What Bug Is That? The guide to Australian insect families.

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Thaumaleidae are a species-poor group of small, stocky, yellow to brown flies, encountered near flowing waters.

Adult Thaumaleidae are seen infrequently, usually close to the hygropetric aquatic larval habitat. The undersides of bridges over smaller running waters are amongst the commoner adult aggregation sites. Little or no life history information is available on Australian species: the most recent taxonomic revision (Theischinger 1986) is based on the adult stage alone.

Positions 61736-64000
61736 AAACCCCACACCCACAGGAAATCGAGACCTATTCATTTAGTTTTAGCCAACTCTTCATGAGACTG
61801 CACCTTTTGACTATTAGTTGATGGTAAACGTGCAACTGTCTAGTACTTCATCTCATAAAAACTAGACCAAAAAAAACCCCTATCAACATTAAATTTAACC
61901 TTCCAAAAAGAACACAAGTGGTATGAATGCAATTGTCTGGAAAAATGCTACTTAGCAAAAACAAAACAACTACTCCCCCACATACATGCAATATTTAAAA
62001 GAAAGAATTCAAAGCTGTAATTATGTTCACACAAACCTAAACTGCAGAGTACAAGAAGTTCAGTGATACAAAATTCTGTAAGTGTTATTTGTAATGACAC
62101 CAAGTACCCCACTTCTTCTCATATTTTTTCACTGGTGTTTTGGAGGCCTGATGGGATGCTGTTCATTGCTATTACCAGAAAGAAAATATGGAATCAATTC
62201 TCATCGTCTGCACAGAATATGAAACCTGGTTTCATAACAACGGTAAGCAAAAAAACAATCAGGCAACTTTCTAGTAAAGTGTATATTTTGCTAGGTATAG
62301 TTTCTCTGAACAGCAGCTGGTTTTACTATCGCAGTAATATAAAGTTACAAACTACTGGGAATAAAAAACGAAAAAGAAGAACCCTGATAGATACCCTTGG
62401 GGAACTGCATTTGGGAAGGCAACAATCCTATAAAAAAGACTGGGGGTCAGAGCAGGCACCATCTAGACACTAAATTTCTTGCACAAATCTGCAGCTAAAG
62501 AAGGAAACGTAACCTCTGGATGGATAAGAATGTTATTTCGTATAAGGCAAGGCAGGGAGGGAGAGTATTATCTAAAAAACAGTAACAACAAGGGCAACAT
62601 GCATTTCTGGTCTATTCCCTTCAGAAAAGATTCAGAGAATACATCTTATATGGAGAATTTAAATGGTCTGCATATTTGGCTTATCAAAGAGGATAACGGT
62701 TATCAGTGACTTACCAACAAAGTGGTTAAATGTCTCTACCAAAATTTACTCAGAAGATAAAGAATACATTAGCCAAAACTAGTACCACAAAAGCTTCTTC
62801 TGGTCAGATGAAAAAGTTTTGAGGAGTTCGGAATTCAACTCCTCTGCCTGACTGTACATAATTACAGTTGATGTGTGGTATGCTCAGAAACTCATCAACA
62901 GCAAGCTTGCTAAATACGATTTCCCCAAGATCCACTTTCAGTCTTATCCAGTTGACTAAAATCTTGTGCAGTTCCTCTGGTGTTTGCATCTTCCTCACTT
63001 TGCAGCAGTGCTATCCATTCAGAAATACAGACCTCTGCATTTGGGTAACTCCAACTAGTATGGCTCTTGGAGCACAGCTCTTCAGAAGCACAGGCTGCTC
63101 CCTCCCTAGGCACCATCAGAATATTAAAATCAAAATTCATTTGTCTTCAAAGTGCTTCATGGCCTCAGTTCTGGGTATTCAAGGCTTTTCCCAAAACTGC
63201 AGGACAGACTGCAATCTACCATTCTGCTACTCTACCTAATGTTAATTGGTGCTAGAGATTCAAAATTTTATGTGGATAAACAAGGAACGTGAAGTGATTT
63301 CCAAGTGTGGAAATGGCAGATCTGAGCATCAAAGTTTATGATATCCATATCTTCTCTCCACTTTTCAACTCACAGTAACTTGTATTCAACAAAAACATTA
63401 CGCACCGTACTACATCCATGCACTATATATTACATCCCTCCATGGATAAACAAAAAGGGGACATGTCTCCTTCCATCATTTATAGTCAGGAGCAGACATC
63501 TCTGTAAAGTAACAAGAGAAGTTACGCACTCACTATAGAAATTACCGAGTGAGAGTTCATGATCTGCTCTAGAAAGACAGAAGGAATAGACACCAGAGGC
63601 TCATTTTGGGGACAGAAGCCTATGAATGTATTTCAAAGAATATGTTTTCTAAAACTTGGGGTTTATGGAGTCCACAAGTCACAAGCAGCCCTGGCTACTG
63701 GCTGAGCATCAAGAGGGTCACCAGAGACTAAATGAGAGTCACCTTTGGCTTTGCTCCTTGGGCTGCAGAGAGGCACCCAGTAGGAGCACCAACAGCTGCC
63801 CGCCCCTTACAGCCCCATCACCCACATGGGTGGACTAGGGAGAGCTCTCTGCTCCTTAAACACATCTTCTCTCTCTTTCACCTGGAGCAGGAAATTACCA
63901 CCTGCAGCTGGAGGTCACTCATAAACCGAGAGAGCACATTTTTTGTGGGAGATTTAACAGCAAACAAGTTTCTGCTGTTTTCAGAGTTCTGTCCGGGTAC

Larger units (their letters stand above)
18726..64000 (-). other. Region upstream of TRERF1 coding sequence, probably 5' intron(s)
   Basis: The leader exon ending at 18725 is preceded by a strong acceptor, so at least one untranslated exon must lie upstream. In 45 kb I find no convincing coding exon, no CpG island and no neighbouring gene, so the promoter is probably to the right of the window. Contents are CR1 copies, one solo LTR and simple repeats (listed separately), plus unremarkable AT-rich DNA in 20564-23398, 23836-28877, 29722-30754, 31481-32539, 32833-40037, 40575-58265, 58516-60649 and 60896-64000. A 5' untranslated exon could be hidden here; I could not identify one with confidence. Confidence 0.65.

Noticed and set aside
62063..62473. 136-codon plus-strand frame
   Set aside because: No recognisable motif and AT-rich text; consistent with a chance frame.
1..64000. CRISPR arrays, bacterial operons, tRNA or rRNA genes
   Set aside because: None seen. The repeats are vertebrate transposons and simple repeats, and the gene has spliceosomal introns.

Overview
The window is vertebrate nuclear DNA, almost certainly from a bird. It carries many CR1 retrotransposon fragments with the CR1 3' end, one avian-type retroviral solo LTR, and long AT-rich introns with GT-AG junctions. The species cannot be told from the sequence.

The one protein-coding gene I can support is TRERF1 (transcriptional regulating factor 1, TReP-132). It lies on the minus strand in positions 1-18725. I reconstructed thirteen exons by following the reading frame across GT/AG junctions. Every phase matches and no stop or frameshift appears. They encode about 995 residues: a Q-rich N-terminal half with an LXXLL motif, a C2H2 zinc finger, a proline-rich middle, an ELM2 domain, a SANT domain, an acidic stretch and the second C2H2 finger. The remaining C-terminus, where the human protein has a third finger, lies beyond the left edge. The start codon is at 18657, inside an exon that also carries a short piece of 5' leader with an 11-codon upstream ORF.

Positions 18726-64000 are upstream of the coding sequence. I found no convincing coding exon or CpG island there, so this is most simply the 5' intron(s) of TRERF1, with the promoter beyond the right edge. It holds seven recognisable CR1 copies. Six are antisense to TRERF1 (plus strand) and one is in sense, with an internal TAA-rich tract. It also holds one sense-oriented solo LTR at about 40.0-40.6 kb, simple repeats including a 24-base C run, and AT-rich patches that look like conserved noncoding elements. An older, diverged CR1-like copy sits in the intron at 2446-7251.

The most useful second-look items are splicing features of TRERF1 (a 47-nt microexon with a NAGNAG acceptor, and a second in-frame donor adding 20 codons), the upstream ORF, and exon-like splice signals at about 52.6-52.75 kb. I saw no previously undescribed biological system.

Thaumaleid larvae are predominantly hygropetric, found in vertical, thin water films alongside waterfalls and torrents. They are intolerant of elevated temperatures and occur most frequently in fully shaded localities. They feed by grazing on diatoms.


Adults are recognised by the few (7) veins reaching the margin, the costa running around the entire margin, the absence of ocelli, and, particularly, the short antenna which is no longer than the head.

Larval Thaumaleidae resemble larval Lutzomyia (Psychodidae), Forcipomyia (Ceratopogonidae), and several Chironomidae. The unpaired prolegs, ventrally directed, truncate head, and prothoracic spiracles on a short respiratory tube allow recognition.


About 80 species are known in five genera, predominantly from temperate areas of both hemispheres. Australian genera all are austral (Gondwanan), with endemic species.

  • Thaumaleidae

  • Thaumaleidae